As the Republican party begins to enter its painful death throes thanks to a gradual but implacable generational shift in younger voters towards Democratic candidates, Republicans from federal and state legislatures on down to their rabid base voters are lashing out as they desperately channel the decades of pent-up hate they’ve accumulated while their electorate slowly and gradually begins to whither and vanish.
When their efforts aren’t manifesting themselves in misogynistic, homophobic and transphobic legislation, fetishistic gun worship or simply trying to assure that no one inherits a livable planet after they’re finally extinct, they’ve resorted again and again to a method they’ve always favored: censorship and book banning. Because Republicans are bullies by nature, the targets of their book bans are fairly predictable. As reported by the Los Angeles Times:
Forbidden books are largely by and about people of color and LGBTQ individuals, the group found. Of the books removed in the first half of this school year, 30% are about race, racism or include characters of color, and 26% have LGBTQ characters or themes — all at a time when library shelves are becoming more inclusive and representative of society.
But like most Republican efforts, this one isn’t going to work.
Not to detract from the sheer ugliness of the practice (or its nasty historical antecedents), banning books in the internet age is about as futile an attempt at social control as you can imagine. About the only lasting thing it achieves is instilling a brief and fleeting sense of power among the banners themselves, who doubtlessly pat themselves on the back every time they succeed in browbeating some hapless school board or librarian into removing a certain book they disapprove of.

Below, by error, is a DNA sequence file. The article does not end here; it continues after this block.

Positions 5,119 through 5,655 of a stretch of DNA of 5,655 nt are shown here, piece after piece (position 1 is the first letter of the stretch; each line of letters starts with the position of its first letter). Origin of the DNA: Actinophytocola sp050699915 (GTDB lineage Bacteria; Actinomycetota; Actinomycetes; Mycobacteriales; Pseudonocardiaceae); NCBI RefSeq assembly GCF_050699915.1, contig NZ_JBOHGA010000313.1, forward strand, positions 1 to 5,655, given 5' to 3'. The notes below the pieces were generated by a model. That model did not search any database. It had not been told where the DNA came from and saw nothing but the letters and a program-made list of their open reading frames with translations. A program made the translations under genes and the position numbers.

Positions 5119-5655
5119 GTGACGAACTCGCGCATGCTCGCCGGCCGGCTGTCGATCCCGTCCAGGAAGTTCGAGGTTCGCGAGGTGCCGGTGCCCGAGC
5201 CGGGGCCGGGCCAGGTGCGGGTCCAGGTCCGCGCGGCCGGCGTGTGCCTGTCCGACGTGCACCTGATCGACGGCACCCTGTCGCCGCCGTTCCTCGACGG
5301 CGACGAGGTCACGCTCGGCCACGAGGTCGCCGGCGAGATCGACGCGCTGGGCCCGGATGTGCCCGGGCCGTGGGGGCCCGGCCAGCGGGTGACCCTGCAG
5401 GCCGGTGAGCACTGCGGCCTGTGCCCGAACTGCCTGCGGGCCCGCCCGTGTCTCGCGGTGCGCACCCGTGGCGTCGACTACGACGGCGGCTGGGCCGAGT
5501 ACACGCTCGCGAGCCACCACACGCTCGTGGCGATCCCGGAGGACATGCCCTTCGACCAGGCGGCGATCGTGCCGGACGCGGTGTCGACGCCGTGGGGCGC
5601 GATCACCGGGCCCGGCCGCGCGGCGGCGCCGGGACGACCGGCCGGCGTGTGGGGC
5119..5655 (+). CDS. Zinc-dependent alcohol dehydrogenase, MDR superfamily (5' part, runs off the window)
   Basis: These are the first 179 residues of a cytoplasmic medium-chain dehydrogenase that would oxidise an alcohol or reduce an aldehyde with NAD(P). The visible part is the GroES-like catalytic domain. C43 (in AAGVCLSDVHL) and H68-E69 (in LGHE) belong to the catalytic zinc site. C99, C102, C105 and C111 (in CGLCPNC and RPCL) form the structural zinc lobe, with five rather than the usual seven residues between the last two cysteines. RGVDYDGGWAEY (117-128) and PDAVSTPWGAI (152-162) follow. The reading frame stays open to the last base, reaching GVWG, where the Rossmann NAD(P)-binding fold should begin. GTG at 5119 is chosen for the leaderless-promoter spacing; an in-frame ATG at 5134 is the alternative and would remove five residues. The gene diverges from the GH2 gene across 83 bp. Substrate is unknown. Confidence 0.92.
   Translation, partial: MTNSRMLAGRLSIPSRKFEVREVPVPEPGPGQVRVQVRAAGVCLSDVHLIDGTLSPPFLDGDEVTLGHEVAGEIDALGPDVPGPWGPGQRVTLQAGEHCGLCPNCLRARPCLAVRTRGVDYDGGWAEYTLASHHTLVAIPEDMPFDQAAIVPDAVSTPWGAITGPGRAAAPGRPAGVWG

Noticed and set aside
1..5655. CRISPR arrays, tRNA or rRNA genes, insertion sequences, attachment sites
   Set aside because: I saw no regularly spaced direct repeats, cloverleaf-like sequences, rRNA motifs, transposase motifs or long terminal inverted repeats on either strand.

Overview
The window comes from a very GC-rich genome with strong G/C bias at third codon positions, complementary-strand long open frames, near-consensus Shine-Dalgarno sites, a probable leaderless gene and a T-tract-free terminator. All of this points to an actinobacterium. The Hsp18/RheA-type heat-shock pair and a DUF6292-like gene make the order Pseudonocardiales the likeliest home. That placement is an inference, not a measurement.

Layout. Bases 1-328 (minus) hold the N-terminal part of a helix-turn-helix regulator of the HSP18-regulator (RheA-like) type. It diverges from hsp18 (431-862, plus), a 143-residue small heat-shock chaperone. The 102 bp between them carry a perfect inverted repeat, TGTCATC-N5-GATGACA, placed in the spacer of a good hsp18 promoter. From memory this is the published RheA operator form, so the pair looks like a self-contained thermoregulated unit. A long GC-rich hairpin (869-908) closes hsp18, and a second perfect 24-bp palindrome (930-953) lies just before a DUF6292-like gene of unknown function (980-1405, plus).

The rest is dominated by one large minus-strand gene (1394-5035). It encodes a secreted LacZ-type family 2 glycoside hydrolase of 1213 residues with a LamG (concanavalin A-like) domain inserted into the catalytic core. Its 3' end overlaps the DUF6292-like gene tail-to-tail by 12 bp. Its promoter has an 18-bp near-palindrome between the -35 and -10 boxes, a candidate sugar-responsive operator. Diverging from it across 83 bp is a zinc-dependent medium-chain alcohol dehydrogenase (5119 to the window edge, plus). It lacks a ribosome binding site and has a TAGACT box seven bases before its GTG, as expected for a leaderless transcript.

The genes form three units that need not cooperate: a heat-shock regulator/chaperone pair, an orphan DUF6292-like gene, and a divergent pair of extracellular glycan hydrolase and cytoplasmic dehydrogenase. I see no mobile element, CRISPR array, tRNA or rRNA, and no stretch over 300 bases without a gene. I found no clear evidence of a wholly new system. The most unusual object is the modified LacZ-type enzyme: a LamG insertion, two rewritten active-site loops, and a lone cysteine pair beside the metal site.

As Len Niehoff of the Detroit Free Press explains, there are many reasons why book banning is futile as a practical matter:
...[I]t doesn’t work. If a school board or municipality finds some ideas worrisome and believes that keeping books off shelves will prevent students and adults from accessing them then they may wish to acquaint themselves with a phenomenon called the Internet.
Every idea imaginable waits there, available to anyone with a smartphone or a laptop, at no or little cost... Given the realities of cyberspace, the removal of physical books from shelves seems like a stale joke.
Banning books therefore has nothing to do with protecting anyone. Instead, it has everything to do with the egos of those doing the banning. It’s an exercise of raw power, a tantrum intended to show that the censor’s ideas win and the censored ideas lose.
As Niehoff points out, the practice of book banning commonly rests on misinformation and ignorance, typically amounting to a hypocritical gesture performed by people who have never read the books in question (and often reside in zip codes hundreds if not thousands of miles away from the targeted school or library). But aside from trying to defy the panopticon ubiquity of the internet, another consequence of book banning is to make the banned books themselves more popular. Prohibit something? Young people will find a way (NB: I always did, and most reading this did as well). Nowhere was this more obvious than in the ham-handed effort of a Tennessee school board to ban the graphic novel, Maus.
As reported in The Nation:
After the McMinn County School Board voted in January to remove Maus, a Pulitzer Prize-winning graphic novel about the Holocaust, from its curriculum, the issues of book banning and the right’s nationwide campaign to reshape what students are reading in public schools gained renewed national attention.